Patient Left Blind Following Treatment At Cheltenham General Hospital Take Legal Action

Incident Report Compiled By Trust Reveals Cleaning Of Treatment Room Was “Insufficient”

05.08.2016

Hayley Court, Press Officer | 0114 274 4255

A patient who lost his sight following treatment at Cheltenham General Hospital is taking legal action against the Trust amid concerns that a poorly sanitised room was being used for eye procedures.

Expert medical negligence lawyers Irwin Mitchell have registered concerns with Gloucester Royal NHS Foundation Trust after reports that further episodes of infection have been reported.

A patient has instructed the law firm to investigate after developing an eye infection, known as endophthalmitis, following intravitreal injections in December 2015.

An incident review report completed in January 2016 revealed that the room where patients were being treated was not a dedicated injection room. The report said the room was used for clinics in the mornings and the “general level of cleaning was insufficient.”

The report, made following a meeting of senior managers, infection control specialists and consultants, said deep cleaning of the room had lapsed and, while  it was cleaned prior to all injection clinics, the surface around the sink was cluttered, the theatre light was dusty and there were a large amount of dust-collecting surfaces.

Although an action plan was put in place to try to avoid further instances of infection, a letter seen by lawyers at Irwin Mitchell, dated 12 July this year revealed that a consultant ophthalmologist at the unit has raised concerns about further instances of infection in other treatment areas within the department.

Expert Opinion
“We have heard from a number of people who have developed serious eye infections and one client has subsequently lost sight in one eye. This has, understandably, had a devastating impact as he has had to accept that his life will never be the same again.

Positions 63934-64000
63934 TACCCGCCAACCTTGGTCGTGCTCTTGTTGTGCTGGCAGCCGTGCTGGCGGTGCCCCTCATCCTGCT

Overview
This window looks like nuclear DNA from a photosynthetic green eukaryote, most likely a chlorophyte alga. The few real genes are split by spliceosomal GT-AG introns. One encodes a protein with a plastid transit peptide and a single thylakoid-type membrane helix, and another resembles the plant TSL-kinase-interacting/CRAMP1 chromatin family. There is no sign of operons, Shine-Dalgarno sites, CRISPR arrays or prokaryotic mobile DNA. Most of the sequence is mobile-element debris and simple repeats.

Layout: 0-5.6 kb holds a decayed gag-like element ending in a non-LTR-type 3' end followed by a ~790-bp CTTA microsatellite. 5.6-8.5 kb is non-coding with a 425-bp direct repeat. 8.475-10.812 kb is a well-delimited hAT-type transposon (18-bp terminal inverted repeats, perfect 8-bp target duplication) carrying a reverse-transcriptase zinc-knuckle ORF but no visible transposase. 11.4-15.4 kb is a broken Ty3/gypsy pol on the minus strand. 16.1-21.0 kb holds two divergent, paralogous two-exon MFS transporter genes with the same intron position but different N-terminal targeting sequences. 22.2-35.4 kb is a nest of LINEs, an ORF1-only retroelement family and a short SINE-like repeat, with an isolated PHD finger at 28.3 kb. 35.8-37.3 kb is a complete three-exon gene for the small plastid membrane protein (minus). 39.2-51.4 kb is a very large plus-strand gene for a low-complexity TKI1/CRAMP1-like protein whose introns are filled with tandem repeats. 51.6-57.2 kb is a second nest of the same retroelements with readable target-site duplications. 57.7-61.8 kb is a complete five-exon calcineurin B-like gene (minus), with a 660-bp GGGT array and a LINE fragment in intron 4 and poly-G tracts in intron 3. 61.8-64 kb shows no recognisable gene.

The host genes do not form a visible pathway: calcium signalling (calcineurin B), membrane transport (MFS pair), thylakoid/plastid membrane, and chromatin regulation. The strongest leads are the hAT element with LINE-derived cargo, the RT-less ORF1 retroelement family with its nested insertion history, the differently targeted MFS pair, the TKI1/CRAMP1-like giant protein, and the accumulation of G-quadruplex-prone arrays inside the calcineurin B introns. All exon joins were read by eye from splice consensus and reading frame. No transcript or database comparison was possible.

“It is very concerning to learn that, seven months on from the last incident review, there appear to have been further instances of infection and the ophthalmology department must now undergo a second investigation.”
Catherine Slattery, Solicitor

Gloucester Royal NHS Foundation Trust provides a service for the treatment of wet macular degeneration, diabetic macular oedema and retinal vein occlusion. This involves intravitreal injections, which are injections into the jelly-like substance in the eye, known as the vitreous, to place medicines into the eye near the retina. Last year the Trust performed more than 9,000 of these injections.

The incident report also highlighted that clinicians were apparently ignoring recommendations to leave iodine in the eye for three minutes before commencing the procedure. The report reiterated guidelines which note that the antiseptic properties of iodine were at their strongest when left for three minutes prior to the injection.

There was further concern that due to the high demand for the service, time pressures did not allow for air drying of trolleys after they had been sterilised.

Expert Opinion
“With so many injections carried out in a single year, it is vital that proper procedures are followed to ensure patients are not being put at risk because of inadequate sterilisation of clinical areas.

“Sadly, nothing can be done for my client, who has been left permanently blind in the affected eye. His hope is that these risks are addressed immediately so that no one else suffers as he has.

“We urge the Trust to makes its latest investigation fast but thorough to ensure no one else is put at risk. Patient safety must be the number one priority.”
Catherine Slattery, Solicitor